The late Ralph J. Gleason once reviewed an album featuring Illinois Jacquet and Roy Eldridge with less than normal enthusiasm largely because he felt the players had not broken new ground. Some years later, Gleason remarked that on a trip to France he was vilified by jazz fans who remembered that old review. He was surprised that some people took the review so seriously, but the fans who did were not necessarily faulting his judgement only on one particular album. There are times when an artist or performer must say to himself: this is who I am- this is what I do. The pursuit of the next fad has to stop somewhere.

The second in Delmark's HONKERS & BAR WALKERS series of saxophone oriented Rhythm & Blues brings us to the Apollo label begun in 1944 by Teddy Gottlieb and Hy Siegal. The label sprouted up during the end of the recording ban and flourished through the years of Bebop and R & B prominence. Black Gospel became a key element in the mix, but all of it stumbled, tumbled, and eventually fell apart during the transition from 10"LP to 12"LP while R & B was becoming Rock-n-Roll.

The label was an important spawning ground for saxophone talent. Georgie Auld, Arnett Cobb, and Willis Jackson made their very first recordings as leaders for Apollo while Coleman Hawkins and Illinois Jacquet made some of their very best for the label. Bop stars such as Charlie Parker, Leo Parker, Wardell Gray, and Dexter Gordon contributed as sidemen. But after 1949, there was little if any modern jazz recorded for Apollo. What saxophone instrumentals were recorded during the 1950's were in the more popular R & B mode. Or were they?

A long listen to the music here will reveal a couple of major tenor stars doing what they do best and some splendid music that has nothing much to do with either Bebop or Rhythm & Blues played by some shamefully neglected players more in keeping with the Black Swing tradition than anything else. To be sure, Jacquet and Cobb were models for most of the tenorman here, but generally there is little in the way of concessions to R & B cliches and virtually no hint of Bebop influence - just some solid uptown jazz. Nobody was talking much about the influence of Cootie Williams on trumpet players in the mid-'50's, but you'll hear several players here getting down with that style, while some of the pianists have a thorough knowledge of Milt Buckner's playing.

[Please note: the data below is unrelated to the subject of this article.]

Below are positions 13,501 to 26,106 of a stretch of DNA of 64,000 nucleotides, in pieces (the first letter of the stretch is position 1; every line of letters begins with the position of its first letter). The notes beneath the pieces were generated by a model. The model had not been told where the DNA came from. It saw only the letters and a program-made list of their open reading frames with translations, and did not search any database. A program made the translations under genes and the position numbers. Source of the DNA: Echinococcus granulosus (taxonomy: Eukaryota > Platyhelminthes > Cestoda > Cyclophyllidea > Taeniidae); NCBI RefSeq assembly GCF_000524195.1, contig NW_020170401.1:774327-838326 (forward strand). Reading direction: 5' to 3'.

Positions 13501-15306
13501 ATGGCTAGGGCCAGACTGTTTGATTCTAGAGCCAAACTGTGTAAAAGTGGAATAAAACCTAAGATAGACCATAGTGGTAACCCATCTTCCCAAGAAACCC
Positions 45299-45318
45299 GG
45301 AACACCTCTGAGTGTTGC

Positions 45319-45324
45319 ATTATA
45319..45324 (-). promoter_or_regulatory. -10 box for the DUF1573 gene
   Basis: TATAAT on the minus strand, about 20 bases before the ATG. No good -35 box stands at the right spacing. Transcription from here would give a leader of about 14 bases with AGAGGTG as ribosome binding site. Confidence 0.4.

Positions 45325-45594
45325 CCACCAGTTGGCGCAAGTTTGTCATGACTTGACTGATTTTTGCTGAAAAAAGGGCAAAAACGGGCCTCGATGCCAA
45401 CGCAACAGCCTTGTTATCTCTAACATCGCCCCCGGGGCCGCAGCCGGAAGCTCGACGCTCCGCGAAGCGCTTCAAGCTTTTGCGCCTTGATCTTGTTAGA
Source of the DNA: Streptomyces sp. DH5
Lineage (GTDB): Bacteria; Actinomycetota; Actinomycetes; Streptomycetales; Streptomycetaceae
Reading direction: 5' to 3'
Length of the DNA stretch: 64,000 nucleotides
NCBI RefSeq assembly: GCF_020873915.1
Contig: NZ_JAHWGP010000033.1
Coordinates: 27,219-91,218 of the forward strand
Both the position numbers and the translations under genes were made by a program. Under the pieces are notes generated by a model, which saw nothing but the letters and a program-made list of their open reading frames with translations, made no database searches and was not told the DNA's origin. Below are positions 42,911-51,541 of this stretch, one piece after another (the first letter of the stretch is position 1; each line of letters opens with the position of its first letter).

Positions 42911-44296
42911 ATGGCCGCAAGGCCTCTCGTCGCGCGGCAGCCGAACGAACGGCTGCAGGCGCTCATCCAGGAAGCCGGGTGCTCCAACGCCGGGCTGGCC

WILLIS JACKSON's "Pee Wee" is an alternate take of what was known as "Call of the Gators" on 78. This has some beautiful Jackson blowing - complete with quotes from "Cool Blues" and "Serenade In Blue" - in a solid, medium tempo ride. Jackson was sponsored at Apollo by Arnett Cobb and used Cobb's working band for his Apollo session. This take probably wasn't used as an original master because Jackson wanders off mic in a couple of spots.

The four MORRIS LANE sides were once issued on a 45 EP and have held up rather well. Lane was Cobb's replacement in the 1947 Lionel Hampton Band, later worked with Earl Hines, Paul Gayten, Mary Lou Williams, and Charlie Singleton. His work here is bluesy but not overly so, and apart from a couple of spots on "Blue Jeans" there is little reference to R & B. One question about Lane that lingers is whether he could be the Morris Lounds who appears on one of Miss Rhapsody's Savoy dates. There are similarities of style. He dies in Gary, Indiana, May 1967.

PANAMA FRANCIS' Savoy Sultans have been a contemporary reminder of the halycon days of Harlem. Francis spent a lot of time doing studio work in the 1950s and a lot of time working with Dinah Shore in the 60's before getting his Sultans together in the mid-70s. The group has been a joyous part of the scene since then and the music they play doesn't sound a great deal different than what is played here. "Darkness On The Delta" is very much a departure from the other music played here since Hilton Jefferson, the master alto saxophonist, is featured. Dave Rivera, George James, and the underrated Count Hastings have some fine spots amongst the other tracks. There is muted trumpet on "Benson's Bounce" and open trumpet on "12:00 Jump", but who plays what, is not known.